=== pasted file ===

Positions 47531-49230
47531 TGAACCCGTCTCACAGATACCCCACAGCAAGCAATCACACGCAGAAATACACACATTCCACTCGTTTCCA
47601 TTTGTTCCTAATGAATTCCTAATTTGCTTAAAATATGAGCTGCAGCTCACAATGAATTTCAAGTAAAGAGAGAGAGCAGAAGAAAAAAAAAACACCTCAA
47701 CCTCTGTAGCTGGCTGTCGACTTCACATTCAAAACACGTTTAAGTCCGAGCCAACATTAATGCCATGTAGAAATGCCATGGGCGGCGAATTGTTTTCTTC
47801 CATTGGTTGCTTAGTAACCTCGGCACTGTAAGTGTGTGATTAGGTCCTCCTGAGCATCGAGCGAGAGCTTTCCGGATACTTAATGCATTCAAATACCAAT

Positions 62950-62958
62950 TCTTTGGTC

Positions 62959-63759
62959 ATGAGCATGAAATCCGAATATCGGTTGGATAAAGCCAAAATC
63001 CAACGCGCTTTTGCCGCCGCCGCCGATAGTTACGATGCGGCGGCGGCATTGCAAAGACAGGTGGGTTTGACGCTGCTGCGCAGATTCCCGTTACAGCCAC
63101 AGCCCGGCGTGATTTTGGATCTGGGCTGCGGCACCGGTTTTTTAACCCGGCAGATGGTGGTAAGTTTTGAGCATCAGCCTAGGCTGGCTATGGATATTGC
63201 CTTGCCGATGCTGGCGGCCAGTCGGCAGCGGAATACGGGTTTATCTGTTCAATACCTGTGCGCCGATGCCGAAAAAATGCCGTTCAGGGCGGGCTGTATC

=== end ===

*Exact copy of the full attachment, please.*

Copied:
Positions 47531-49230
47531 TGAACCCGTCTCACAGATACCCCACAGCAAGCAATCACACGCAGAAATACACACATTCCACTCGTTTCCA
47601 TTTGTTCCTAATGAATTCCTAATTTGCTTAAAATATGAGCTGCAGCTCACAATGAATTTCAAGTAAAGAGAGAGAGCAGAAGAAAAAAAAAACACCTCAA
47701 CCTCTGTAGCTGGCTGTCGACTTCACATTCAAAACACGTTTAAGTCCGAGCCAACATTAATGCCATGTAGAAATGCCATGGGCGGCGAATTGTTTTCTTC
47801 CATTGGTTGCTTAGTAACCTCGGCACTGTAAGTGTGTGATTAGGTCCTCCTGAGCATCGAGCGAGAGCTTTCCGGATACTTAATGCATTCAAATACCAAT

Positions 62950-62958
62950 TCTTTGGTC

Positions 62959-63759
62959 ATGAGCATGAAATCCGAATATCGGTTGGATAAAGCCAAAATC
63001 CAACGCGCTTTTGCCGCCGCCGCCGATAGTTACGATGCGGCGGCGGCATTGCAAAGACAGGTGGGTTTGACGCTGCTGCGCAGATTCCCGTTACAGCCAC
63101 AGCCCGGCGTGATTTTGGATCTGGGCTGCGGCACCGGTTTTTTAACCCGGCAGATGGTGGTAAGTTTTGAGCATCAGCCTAGGCTGGCTATGGATATTGC
63201 CTTGCCGATGCTGGCGGCCAGTCGGCAGCGGAATACGGGTTTATCTGTTCAATACCTGTGCGCCGATGCCGAAAAAATGCCGTTCAGGGCGGGCTGTATC